Sunday, January 14, 2018

Review of How Not to Die

How Not to Die


Reviewed by Roy Murry, Author

Have you reached the time in your life that you realize death is near? I have, at age 70.

For the first time in my life, I was ordered by my doctor to take pills for cholesterol and high blood pressure. Having never taken a pill in my life, not even an aspirin, I became despondent but complied looking for alternatives.

How Not to Die came to my attention on YouTube from Lionel Nation. I looked and bought, reading and learning How Not to Die from Heart Disease, from High Blood Pressure, and many other physical problems.

Dr. Greger's central premise is to change your diet from meat-intensive to plant-based foods, eliminating all processed and junk foods that we Americans love for many reasons. Beans, Fruits, Nuts, and Vegetables should be the central foods eaten on a daily basis to lower the chances of a multitude of cancers and diseases.

His comparisons with what other counties consume versus what Americans do, the descriptions of how plant-based food versus processed ones destroy our immune system, and the proof of accredited organizations findings, gives a compelling argument to change one's diet.   

The book of "How Not to Die," will change your diet, even a little, as it has mine at 70 years old.  Dr. Greger's alternatives and writing are easy to follow.

Start today, as I have, purchase at

Review of An Innocent Client

An Innocent Client
Joe Dillard Series, Book 1


Reviewed by Roy Murry, Author

Legal Defenders of people accused of a crime to some are the scum of the earth. How could they defend a killer, a rapist, or a pedophile? Scott Pratt's Joe Dillard is a defense lawyer who has his demons, past, and present.

Joe and Caroline have a loving family because they worked at it and was derived from his income as a lawyer, most of which seem to come from defending the guilty. He gets these cases from judges that don't care for him, and the pay is not lucrative.

However, a significant payday arrives when he agrees to defend Angel, a beautiful young girl who claims her innocents, substantiated by the lady paying him a quarter of a million dollars to take the case.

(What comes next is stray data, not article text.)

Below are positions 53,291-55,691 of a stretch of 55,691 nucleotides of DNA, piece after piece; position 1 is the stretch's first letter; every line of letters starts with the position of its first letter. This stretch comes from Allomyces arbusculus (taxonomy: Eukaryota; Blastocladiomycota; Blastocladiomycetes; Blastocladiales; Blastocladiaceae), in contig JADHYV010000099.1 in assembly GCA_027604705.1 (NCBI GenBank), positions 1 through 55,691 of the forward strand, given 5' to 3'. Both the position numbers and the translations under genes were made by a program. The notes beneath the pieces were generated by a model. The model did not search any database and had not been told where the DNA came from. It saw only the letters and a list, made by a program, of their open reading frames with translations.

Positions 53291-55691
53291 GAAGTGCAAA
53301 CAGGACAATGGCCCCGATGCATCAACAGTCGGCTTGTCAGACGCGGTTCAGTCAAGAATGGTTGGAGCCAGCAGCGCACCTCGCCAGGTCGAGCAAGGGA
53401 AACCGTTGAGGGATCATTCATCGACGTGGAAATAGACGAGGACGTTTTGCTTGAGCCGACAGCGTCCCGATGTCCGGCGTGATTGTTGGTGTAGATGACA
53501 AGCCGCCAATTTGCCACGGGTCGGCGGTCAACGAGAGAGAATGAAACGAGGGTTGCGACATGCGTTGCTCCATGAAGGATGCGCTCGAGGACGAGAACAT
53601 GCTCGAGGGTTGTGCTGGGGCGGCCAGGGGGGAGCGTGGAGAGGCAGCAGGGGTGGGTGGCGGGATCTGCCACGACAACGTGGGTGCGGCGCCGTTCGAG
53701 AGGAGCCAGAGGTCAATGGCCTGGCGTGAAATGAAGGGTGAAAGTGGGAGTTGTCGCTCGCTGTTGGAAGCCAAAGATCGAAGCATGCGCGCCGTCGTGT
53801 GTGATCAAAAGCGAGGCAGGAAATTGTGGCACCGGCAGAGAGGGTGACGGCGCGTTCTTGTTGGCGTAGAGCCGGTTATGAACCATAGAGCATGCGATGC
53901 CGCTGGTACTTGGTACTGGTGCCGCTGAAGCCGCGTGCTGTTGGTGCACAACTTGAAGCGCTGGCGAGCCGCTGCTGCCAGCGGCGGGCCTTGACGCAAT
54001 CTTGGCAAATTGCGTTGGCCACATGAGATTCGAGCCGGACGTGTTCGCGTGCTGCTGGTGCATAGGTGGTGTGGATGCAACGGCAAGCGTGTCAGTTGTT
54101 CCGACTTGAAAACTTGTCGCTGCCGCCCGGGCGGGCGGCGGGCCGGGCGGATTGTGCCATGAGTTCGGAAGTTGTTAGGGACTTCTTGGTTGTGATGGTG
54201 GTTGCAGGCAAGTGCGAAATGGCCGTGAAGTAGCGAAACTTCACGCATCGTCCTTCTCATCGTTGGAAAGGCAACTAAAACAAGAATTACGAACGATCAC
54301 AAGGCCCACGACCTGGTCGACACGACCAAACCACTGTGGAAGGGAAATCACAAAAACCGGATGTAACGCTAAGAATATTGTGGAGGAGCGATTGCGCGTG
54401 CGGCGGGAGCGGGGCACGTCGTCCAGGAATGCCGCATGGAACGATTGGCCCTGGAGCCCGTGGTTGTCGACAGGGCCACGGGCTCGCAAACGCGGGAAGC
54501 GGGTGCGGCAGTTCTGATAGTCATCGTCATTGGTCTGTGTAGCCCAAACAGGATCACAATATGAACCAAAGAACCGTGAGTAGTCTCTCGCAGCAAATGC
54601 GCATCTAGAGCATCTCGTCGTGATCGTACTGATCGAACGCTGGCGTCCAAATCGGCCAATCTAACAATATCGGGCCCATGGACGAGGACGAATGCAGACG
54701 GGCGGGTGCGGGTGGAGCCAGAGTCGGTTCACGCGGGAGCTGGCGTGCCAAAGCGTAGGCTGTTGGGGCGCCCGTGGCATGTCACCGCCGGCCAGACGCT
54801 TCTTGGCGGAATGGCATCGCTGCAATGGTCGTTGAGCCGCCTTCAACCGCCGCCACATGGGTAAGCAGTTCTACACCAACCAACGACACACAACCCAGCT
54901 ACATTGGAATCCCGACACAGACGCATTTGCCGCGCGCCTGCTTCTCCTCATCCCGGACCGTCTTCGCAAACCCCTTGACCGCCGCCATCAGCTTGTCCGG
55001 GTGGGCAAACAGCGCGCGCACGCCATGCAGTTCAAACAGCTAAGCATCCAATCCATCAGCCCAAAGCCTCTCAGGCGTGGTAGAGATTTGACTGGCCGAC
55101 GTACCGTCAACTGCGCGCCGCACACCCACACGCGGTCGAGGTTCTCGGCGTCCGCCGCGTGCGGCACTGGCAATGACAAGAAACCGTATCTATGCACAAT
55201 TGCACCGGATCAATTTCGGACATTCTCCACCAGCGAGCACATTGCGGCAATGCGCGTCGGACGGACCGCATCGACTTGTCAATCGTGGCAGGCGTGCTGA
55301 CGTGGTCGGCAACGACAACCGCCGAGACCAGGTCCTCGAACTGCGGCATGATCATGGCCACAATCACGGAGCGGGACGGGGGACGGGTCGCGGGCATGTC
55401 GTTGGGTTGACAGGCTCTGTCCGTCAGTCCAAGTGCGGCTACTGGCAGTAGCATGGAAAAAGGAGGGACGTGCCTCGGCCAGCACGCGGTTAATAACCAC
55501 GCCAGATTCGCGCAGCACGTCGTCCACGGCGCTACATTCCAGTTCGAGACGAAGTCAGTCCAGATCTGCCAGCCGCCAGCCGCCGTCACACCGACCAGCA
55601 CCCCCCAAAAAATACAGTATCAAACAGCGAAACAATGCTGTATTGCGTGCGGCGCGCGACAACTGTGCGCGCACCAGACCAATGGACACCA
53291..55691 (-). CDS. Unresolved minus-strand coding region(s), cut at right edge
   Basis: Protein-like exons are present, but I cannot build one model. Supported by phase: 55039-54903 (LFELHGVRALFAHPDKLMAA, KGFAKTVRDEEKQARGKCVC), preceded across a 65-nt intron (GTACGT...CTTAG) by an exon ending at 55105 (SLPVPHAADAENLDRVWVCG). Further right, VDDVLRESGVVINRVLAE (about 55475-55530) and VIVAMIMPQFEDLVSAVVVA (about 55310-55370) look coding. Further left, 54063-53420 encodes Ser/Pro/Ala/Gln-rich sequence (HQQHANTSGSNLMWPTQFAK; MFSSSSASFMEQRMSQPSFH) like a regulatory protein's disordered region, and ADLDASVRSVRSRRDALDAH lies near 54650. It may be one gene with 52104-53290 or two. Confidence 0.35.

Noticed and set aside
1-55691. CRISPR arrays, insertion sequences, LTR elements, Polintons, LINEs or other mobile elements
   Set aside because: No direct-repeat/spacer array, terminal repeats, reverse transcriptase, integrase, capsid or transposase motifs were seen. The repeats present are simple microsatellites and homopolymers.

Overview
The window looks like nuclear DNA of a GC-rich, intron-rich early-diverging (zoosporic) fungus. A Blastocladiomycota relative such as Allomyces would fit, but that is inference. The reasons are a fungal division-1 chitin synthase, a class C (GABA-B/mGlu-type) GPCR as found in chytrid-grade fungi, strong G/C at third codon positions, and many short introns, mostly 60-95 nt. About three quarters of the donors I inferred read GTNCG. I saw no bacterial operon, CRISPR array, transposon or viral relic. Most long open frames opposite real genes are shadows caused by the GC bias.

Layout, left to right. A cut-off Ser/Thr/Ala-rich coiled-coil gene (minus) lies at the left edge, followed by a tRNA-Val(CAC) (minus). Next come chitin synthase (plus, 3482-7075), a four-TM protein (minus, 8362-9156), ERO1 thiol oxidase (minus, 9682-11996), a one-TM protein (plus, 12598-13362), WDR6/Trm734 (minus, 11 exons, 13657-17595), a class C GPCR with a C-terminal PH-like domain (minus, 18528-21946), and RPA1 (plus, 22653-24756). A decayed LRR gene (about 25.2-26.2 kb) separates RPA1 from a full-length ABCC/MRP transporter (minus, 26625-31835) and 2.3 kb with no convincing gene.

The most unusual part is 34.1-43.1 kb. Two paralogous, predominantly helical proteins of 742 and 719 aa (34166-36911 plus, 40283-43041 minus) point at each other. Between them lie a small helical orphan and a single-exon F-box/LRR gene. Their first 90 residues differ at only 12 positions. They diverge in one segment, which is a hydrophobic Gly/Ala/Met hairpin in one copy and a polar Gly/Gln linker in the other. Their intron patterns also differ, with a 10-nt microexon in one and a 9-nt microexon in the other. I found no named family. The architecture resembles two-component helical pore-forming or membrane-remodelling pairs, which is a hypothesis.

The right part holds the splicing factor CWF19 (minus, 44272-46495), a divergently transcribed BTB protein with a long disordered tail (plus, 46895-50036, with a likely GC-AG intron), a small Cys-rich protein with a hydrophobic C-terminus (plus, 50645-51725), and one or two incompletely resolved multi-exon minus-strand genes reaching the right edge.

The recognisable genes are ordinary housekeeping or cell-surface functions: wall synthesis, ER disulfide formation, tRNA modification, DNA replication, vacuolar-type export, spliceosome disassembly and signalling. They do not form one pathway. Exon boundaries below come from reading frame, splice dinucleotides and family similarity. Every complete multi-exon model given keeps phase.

Joe has other problems and cases going on at the same time. His mother is dying; his sister is a criminal, and a man he is defending is a multiplicative nut case, 'All in days’ work.'

Mr. Pratt gives the reader insight into the working of the legal system and how both the defender and prosecutor use that system to their advantage. The prose moves smoothly with some twist and turns. It was worth the price.

Review of Chasing Justice

The Piper Anderson Series Book One


Reviewed by Roy Murry, Author

Piper has a past and moves to a quiet town to get away from it. The center of the city is a dinner where everyone meets.

Here she meets a lovely lady and involves herself in something she can't handle at the moment: a man, a judge, and a family. All present problems Piper is not accustomed to, which is love, crime, and stability.

Piper Anderson's emotions and those of the people she confronts are the highlights of the story.  How she overcomes those depends on Betty, a family's linchpin, who grieves over the loss of her husband's death, a police officer and the way he die.

It all unravels after Piper, on a hunch, gets involved with the town's criminal syndicate poking around and following one man who she feels has a questionable sexual appetite. What she confronts could destroy her new-found family.

The twist and turns, the highs and lows of a love-hate relationship, and Piper's sensitiveness make for a rollercoaster reading ride. This novel is an excellent lead into a series.

Purchase Free on Kindle

Sunday, January 7, 2018

Review of Barrie Hill Reunion


Reviewed by Roy Murry, Author

Brodey's instigating protagonist, Leah, captures most of the reunion's conversations with fellow literary students after being apart for twenty years. For some reason, she is at odds with Clare, the organizer.

Six of them meet in a well-known hotel near the campus and where they gathered weekly while attending school. Each had gone on to newsworthy endeavors when they parted: an author, an actor, an editor, a publisher, a playwriter, and Leah.